The archive was taken in 56 countries, 21 of which were in Central and South American. Ana is just one of the 1,352 who chose Spanish as their language of choice, while another 560 chose to speak Portuguese.
op-eds / Tuesday, November 8, 2016
Several months ago in my former senior high school class, students were introduced to the ideas of illiberalism.  When discussing this issue, students are faced with how governments will apply laws and acts during times of crisis, as well as everyday life, that would limit or suspend civil liberties of any individual or group. 
GAM, #BeginsWithMe, testimony, teaching, education, visual history archive, op-eds / Friday, November 18, 2016
As educators, we are asked to help our students effectively process the outcome of our elections and the implications it may have in their communities. In doing so, we need to find ways to provide them a safe and supportive place to understand their changing roles.
#BeginsWithMe, #GivingTuesday, iwitness, education, 100 Days, op-eds / Monday, November 28, 2016
As fall meets winter, we find ourselves in the seasonal in-between – summer is gone and winter is not yet biting. Yet it is in the in-between that we find moments for appreciation with friends and family. We create these moments in the cycle of the seasons. I think about what it means to live in the in-between – in a place of ambiguity and uncertainty where we must negotiate both the successes and the struggles of daily life. Progress propels us forward, but sometimes it is a roller coaster rather than the smooth gradient we may wish for.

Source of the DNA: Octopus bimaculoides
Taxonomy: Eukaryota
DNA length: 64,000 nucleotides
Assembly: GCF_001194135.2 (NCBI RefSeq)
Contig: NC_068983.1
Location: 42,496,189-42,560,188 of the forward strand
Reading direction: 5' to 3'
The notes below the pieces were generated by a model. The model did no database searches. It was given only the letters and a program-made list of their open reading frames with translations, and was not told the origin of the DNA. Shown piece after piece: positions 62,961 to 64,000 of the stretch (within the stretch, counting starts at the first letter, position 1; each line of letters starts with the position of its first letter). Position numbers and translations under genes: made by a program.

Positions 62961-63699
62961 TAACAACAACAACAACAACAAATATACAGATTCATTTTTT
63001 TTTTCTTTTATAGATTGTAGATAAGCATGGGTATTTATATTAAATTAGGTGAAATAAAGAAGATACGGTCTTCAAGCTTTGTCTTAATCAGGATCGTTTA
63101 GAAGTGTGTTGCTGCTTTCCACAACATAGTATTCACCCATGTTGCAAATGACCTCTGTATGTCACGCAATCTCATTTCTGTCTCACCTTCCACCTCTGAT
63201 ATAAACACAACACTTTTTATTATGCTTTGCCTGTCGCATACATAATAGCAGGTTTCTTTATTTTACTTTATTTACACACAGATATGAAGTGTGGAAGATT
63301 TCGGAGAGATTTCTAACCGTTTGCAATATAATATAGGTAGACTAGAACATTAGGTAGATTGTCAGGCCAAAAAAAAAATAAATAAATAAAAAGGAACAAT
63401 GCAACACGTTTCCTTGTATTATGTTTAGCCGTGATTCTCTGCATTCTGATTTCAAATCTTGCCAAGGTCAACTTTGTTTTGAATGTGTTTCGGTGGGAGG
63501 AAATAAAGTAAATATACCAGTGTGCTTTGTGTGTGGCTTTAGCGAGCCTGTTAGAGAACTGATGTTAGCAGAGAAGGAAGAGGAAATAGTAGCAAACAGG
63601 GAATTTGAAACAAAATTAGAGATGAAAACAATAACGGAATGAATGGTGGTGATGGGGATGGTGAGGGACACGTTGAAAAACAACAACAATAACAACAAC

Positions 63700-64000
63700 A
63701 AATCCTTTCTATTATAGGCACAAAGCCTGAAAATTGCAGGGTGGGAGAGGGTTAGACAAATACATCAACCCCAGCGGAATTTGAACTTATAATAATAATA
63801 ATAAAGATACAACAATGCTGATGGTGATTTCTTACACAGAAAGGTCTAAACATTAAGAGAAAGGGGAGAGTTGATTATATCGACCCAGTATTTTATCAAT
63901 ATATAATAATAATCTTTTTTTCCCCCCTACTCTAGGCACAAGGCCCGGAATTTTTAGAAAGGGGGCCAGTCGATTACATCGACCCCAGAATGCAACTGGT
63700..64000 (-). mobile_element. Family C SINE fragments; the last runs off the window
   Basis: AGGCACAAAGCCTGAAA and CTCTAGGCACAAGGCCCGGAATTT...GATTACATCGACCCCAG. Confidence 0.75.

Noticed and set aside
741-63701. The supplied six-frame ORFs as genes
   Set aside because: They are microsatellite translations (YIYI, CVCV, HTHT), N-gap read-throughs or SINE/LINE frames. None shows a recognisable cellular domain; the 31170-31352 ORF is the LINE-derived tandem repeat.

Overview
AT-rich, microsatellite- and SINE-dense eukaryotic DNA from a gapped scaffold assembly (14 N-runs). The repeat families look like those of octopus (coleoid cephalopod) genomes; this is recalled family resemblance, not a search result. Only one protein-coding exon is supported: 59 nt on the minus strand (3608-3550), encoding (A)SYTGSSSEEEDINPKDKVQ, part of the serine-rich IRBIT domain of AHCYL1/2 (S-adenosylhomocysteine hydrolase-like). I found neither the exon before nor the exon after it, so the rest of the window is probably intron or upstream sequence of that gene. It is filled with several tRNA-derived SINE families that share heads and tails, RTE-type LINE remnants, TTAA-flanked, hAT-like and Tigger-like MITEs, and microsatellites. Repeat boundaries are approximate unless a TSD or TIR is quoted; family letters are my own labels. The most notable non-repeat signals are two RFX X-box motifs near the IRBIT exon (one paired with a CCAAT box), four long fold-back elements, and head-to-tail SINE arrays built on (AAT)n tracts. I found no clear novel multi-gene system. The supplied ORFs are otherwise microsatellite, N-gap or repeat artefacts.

#BeginsWithMe, gratitude, #GivingTuesday, testimony, GAM, op-eds / Wednesday, November 23, 2016
For six months this spring and summer, I had the pleasure of leading a team of staff and volunteers facilitating the beta run of New Dimensions in Testimony (NDT) from USC Shoah Foundation at the United States Holocaust Memorial Museum in Washington, DC. I watched people of all ages approach the giant monitor displaying an image of Holocaust survivor Pinchas Gutter, first with trepidation, then curiosity, then, at last, affection. Here are a few things that I learned about technology and humanity from the project.
New Dimensions in Testimony, ndt, United States Holocaust Memorial Museum, op-eds / Friday, December 2, 2016